Carlton Waterhouse, a key U.S. EPA waste official, says moving toward a circular economy is not enough. Instead, society needs a “circular economy for all.”
“Sustainability requires social equity,” Waterhouse told recycling industry representatives two weeks ago. “If we are going to engage in the work of sustainable resource management, it’s critical we implement circular economy strategies that are inclusive of environmental justice communities.”
Waterhouse was the keynote speaker on the first day of the Northeast Recycling Council’s (NERC) fall conference, which has held virtually two weeks ago.
Waterhouse is deputy assistant administrator of EPA’s Office of Land & Emergency Management, which includes the agency’s waste and sustainable materials management programs. He has been nominated by President Joe Biden to lead the office.
The nomination of Waterhouse, a law professor with an extensive background in environmental justice work, continues the emphasis EPA is putting on environmental justice under the Biden administration.
More than just pollution burdens
During his virtual NERC talk, Waterhouse urged recycling company executives and program officials to expand their thinking about the impacts tied to environmental justice. Typically, he noted, people think of the concept as describing the pollution-related burdens that societal activities like waste processing might have on nearby communities.
But it’s also important to think about the distribution of benefits tied to a recycling program or company. Who is receiving the highest levels of service? Who is receiving the jobs and economic benefits created by materials recovery and reuse?
Equal distribution of benefits, according to Waterhouse, is a critical piece of truly achieving environmental justice, especially as corporate leaders, nongovernmental groups and others continue to envision a future where sustainability leads to profitability.
He said that EPA is currently focused on developing strategies around materials management that will spawn a “circular economy for all.”
How to put that idea into practice? Waterhouse said he’s seen some companies make a concerted effort to connect with a local community before opening a new operation, to better understand how to match employment needs with the skills of nearby residents.
“Some people commit to hiring locally for a certain amount of the opportunities,” Waterhouse said. “It’s a way of thinking about one’s role and status in a community outside of, ‘Well, we’re a for-profit business and we’re here just to make money.'”
He added that state and local government officials can play a key role by flexing the power they hold on land-use decision-making. By developing clear requirements that companies must meet in terms of pollution mitigation, job distribution and more, governments can help a community make real progress on environmental justice.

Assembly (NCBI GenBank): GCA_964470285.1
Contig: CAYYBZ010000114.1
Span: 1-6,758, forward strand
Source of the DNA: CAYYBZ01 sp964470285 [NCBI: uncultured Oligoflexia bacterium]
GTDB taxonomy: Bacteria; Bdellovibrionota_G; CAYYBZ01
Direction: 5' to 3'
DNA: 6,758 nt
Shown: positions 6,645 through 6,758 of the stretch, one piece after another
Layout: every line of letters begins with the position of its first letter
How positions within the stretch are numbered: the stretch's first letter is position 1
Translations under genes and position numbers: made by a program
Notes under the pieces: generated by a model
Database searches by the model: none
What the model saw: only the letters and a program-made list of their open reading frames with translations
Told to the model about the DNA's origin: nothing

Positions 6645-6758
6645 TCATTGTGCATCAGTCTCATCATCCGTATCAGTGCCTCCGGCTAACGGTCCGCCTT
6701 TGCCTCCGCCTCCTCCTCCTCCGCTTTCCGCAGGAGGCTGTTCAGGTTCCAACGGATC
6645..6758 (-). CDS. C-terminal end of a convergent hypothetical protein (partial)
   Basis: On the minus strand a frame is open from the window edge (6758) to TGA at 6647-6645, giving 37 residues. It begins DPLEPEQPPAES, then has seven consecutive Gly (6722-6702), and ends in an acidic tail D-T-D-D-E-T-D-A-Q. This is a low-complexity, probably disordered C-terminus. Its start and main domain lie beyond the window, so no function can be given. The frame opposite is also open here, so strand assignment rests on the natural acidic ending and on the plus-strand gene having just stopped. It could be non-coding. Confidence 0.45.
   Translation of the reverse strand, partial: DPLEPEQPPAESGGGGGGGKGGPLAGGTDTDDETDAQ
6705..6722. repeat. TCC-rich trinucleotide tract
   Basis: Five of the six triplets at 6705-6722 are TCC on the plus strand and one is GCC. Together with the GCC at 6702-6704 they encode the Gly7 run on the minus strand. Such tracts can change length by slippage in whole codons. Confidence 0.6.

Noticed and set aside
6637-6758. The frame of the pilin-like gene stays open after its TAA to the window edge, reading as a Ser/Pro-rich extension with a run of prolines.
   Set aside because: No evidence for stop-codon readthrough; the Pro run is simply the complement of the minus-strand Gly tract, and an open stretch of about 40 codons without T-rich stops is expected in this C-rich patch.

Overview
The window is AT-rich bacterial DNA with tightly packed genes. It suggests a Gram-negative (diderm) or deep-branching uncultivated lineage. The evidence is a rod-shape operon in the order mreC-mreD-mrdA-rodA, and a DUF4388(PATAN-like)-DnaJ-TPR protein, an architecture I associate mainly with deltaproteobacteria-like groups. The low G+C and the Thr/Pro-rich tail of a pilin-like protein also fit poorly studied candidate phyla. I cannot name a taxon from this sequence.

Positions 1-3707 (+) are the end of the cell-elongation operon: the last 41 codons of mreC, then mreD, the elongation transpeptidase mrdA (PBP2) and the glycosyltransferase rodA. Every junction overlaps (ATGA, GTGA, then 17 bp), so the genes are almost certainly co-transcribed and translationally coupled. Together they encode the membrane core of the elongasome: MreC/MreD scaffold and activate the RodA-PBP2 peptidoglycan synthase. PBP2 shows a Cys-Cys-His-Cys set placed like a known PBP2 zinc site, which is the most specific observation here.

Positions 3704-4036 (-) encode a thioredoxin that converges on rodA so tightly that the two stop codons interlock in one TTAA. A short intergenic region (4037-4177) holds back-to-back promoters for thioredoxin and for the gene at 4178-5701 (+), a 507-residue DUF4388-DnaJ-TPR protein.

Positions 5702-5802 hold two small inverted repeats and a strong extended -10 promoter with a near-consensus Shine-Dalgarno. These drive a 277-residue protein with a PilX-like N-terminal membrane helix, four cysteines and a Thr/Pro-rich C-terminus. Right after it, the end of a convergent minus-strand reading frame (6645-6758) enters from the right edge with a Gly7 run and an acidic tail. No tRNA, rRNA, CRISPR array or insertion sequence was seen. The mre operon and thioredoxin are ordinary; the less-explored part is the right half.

“If all the conversations are just about the minimum legal requirements, then a real opportunity is being missed to move forward,” Waterhouse said.
Resources at the ready
As environmental justice has become a bigger talking point in the waste and recycling industry in recent years, many industry representatives have been motivated to engage but unsure where to start.
Waterhouse recommended several resources that can help stakeholders understand the scope of the issue and its historical evolution.
First is the EPA’s online Environmental Justice Learning Center, which offers archived webinars, grant details and much more. It has a specific section for state and local governments.
Waterhouse also pointed to the 2017 Richard Rothstein book “The Color of Law,” which helps explain how government policies have led to neighborhood segregation in the U.S. and often put more pollution burden onto communities of color. In addition, Waterhouse recommended the recent work of Charles Lee, a longtime activist who currently advises the EPA’s Office of Environmental Justice.
Company leaders and program officials can also follow a single guiding light when it comes to engaging on environmental justice, Waterhouse said: Bring in the voice of the community. He said that when developing a new site or making changes to how materials are collected and processed, leaders would be wise to hold community meetings, connect with local organizations and find other avenues to meet the local residents on their own terms.
“It’s so important for people that are movers and shakers – the people in the process of making decisions at the private and government level – to make sure that community involvement is happening,” said Waterhouse. “Make sure people have an opportunity to be involved in the decision-making process and [are] informed about how they can play a role.”
A version of this story appeared in Plastics Recycling Update on Oct. 13.
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